The council are currently working on increasing the fidelity of this dataset, e.g. by adding spatial data to describe collection routes. However, we can still squeeze from its current version, several interesting pieces of information. For details, visit the Stirling bin collection page on our website mockup.
Our aim in this piece of work is:
to surface facts of interest (maximums, minimums, trends, etc.) about waste in an area, to non-experts.
Towards that aim, we have built a prototype regional dashboard which is directly powered by our ‘easier datasets’ about waste.
The prototype is a webapp and it can be accessed here.
Even this early prototype manages to surface some curiosities  …
Inverclyde is doing well.
In the latest data (2019), it generates the fewest tonnes of household waste (per citizen) of any of the council areas. And its same 1st position for CO2e indicates the close relation between the amount of waste generated and its carbon impact.
…But why is Inverclyde doing so well?
Highland isn’t doing so well.
In the latest data (2019), it generates the most (except for Argyll & Bute) tonnes of household waste (per citizen) of any of the council areas. And it has the worst trend for percentage recycled.
…Why is Highland’s percentage recycled been getting worse since 2014?
Fife has the best trend for household waste generation. That said, it still has been generating an above the average amount of waste per citizen.
The graphs for Fife business waste show that there was an acute reduction in combustion wastes in 2016.
We investigated this anomaly before and discovered that it was caused by the closure of Fife’s coal fired power station (Longannet) on 24th March 2016.
In the latest two years of data (2018 & 2019), Angus has noticibly reduced the amount of household waste that it landfills.
During the same period, Angus has increased the amount household waste that it processes as ‘other diversion’.
…What underlies that difference in Angus’ waste processing?
This prototype is built as a ‘static’ website with all content-dynamics occurring in the browser. This makes it simple and cheap to host, but results in heavier, more complex web pages.
- The clickable map is implemented on Leaflet – with Open Street Map map tiles.
- The charts are constructed using Vega-lite.
- The content-dynamics are coded in ClojureScript – with Hiccup for HTML, and Reagent for events.
- The website is hosted on GitHub.
Ideas for evolving this prototype
- Provide more qualitative information. This version is quite quantitative because, well, that is nature of the datasets that currently underlay it. So there’s a danger of straying into the “managment by KPI” approach when we should be supporting the “management by understanding” approach.
- Include more localised information, e.g. about an area’s re-use shops, or bin collection statistics.
- Support deeper dives, e.g. so that users can click on a CO2e trend to navigate to a choropleth map for CO2e.
- Allow users to download any of the displayed charts as (CSV) data or as (PNG) images.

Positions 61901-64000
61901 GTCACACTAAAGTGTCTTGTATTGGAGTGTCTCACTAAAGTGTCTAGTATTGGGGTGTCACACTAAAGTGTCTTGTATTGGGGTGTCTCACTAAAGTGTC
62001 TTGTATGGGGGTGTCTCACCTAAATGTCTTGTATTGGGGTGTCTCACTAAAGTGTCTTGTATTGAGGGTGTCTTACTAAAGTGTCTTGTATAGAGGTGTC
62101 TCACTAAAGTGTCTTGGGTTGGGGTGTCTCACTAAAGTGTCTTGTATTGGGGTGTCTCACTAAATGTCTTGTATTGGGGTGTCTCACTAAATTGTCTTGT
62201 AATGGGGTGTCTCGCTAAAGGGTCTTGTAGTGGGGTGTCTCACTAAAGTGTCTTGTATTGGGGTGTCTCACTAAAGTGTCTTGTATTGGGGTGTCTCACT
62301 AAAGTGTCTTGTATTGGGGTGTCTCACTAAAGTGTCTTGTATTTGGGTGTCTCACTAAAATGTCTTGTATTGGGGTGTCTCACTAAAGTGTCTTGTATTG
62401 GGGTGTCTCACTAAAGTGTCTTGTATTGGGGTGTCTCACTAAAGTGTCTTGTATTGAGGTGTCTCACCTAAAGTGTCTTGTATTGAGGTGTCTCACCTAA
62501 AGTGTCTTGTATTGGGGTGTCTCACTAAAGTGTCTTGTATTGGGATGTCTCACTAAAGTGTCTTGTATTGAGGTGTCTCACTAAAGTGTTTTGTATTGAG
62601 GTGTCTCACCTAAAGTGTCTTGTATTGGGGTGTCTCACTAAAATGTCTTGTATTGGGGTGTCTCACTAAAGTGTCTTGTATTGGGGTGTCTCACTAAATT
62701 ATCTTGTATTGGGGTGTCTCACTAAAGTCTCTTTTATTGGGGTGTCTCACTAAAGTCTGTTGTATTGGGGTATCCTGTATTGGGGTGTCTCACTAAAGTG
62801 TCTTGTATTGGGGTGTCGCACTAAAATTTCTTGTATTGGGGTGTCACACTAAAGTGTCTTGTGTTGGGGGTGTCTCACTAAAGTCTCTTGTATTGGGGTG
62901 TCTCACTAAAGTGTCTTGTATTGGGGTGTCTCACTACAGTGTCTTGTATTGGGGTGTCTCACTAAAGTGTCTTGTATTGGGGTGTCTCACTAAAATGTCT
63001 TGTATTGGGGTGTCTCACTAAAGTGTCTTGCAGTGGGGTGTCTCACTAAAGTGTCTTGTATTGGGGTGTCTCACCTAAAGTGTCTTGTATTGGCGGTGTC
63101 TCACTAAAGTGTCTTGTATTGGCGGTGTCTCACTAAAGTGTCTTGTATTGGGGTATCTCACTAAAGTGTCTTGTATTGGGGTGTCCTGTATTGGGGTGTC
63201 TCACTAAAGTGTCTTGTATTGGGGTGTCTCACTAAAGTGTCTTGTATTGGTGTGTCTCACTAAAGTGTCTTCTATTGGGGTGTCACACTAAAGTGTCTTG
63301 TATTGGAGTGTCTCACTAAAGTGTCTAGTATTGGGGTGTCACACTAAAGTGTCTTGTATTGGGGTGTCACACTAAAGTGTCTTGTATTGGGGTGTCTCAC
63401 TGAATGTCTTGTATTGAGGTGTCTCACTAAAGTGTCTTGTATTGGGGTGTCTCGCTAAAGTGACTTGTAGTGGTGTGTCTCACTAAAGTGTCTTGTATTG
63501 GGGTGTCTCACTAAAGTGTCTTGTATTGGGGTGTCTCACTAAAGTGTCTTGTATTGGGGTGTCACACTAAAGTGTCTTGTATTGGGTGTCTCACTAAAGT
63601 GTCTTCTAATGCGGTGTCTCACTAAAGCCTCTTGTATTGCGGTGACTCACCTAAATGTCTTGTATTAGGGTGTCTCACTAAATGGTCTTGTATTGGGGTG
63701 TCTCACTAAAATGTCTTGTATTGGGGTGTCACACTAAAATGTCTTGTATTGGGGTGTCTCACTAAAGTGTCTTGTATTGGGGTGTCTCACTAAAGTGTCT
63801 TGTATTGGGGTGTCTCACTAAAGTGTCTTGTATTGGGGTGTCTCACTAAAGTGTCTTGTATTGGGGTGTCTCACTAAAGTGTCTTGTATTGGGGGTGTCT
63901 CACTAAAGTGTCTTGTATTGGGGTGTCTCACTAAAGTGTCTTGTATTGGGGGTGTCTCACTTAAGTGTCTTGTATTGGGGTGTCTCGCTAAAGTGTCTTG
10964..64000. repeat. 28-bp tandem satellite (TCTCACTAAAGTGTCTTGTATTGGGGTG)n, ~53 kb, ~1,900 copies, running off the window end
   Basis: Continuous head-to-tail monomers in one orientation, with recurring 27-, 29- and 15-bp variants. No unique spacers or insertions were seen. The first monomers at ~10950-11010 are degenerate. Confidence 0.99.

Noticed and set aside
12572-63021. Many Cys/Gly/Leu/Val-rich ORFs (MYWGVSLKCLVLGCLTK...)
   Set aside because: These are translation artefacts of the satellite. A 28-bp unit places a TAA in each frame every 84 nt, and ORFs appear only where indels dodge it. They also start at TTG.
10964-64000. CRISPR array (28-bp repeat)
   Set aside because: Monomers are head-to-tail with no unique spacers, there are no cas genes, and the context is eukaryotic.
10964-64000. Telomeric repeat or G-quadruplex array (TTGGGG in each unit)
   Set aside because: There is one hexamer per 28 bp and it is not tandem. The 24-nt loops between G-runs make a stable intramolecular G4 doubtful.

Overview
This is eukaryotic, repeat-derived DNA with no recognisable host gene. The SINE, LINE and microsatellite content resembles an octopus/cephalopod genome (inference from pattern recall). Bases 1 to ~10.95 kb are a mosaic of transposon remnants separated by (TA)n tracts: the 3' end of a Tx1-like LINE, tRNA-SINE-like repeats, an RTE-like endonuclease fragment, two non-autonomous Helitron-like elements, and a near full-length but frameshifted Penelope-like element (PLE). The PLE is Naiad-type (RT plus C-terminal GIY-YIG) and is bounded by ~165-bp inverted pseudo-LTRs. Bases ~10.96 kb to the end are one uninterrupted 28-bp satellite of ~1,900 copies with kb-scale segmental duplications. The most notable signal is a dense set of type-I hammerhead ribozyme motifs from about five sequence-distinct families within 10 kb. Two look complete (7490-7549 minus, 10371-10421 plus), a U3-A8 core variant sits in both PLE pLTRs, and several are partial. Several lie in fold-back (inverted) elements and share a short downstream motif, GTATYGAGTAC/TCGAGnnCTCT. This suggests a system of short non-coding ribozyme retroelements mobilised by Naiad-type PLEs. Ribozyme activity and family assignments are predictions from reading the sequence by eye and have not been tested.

- Enhance the support of comparisons by allowing users to multi-select regions and overlay their charts.
- Allow users to choose from a menu, what chart/data tiles to place on the page.
- Provide a what-if? tool. “What if every region reduced by 10% their landfilling of waste material xyz?” – where the tool has a good enough waste model to enable it to compute what-if? outcomes.
A prototype website will be one of the outcomes of this research project. The website should help non-experts discover, learn about and understand the open data about waste in Scotland.
To date, we have build a couple of mock-ups :
This document concentrates on the functionality & navigation mock-up…
This mock-up ties together a lot of the elements we’ve been working on:
|Data||Direct access to download the underlying datasets.
A simple, consistent set of CSV and JSON files.
|Maps||Interactive, on-map depictions of the information from the datasets.|
|Data grids with graphs||A tool for slicing’n’dicing the datasets and visualising the result as a graph.
To make this easier, this tool will provide useful slicing’n’dicing presets: starting points from which users can explore.
|SPARQL||A query interface to a semantic web representation of the datasets.
This is unlikely to be of use to our target audience, so we’ll probably remove it from the UI but may use its semantic graph internally.
|Articles||Themed articles and tutorials that are based on evidence from the datasets.
Uses Asciidoc mark-up to make the articles easy to format.
The articles may incorporate data visualisations that are backed by our datasets.
The mock-up provides 3 routes to information:
|Themes||The clickable blocks on the splash page allows users to explore a waste theme by taking the user to a specific set of of articles and tutorials.|
|Navbar||The menu bar at the top of each page, provides an orthogonal, more ‘functional’ classification of the website’s contents.|
|Search||At present, this is a very basic text & tag search. In the future, a predicative/auto-suggestion search based on a semantic graph of the contents, will be provided.|
Users navigation histories may help power a further-reading recommender subsystem.
Building this mock-up has required some architectural decisions that may help inform the design of our eventual website.
|Static website||The mock-up has been implemented as a so-called ‘static website’. This means that page content is not dynamically generated by (or saved to) the server-side. The server-side simply serves ‘static content files’.
|Off-line updates||The content of the website can be updated – just not updated on-line. The website maintainers can add new/edit existing datasets, articles, etc. via off-line means.
For off-line updates to this mock-up we use: (i) WDT – a rough’n’ready software script that helps us to curate the datasets that underlay this mock-up; (ii) Cryogen – a static website generator; (iii) Git – to upload updates to our GitHub hosting service.
Progress in client-side technology even makes it possible to implement a semantic graph supporting triple store in a web browser!
This mock-up website…
- provides concrete test-bed for evolving the functionality & navigation aspects of our eventual website, and
- forces us to think about architectural trade-offs.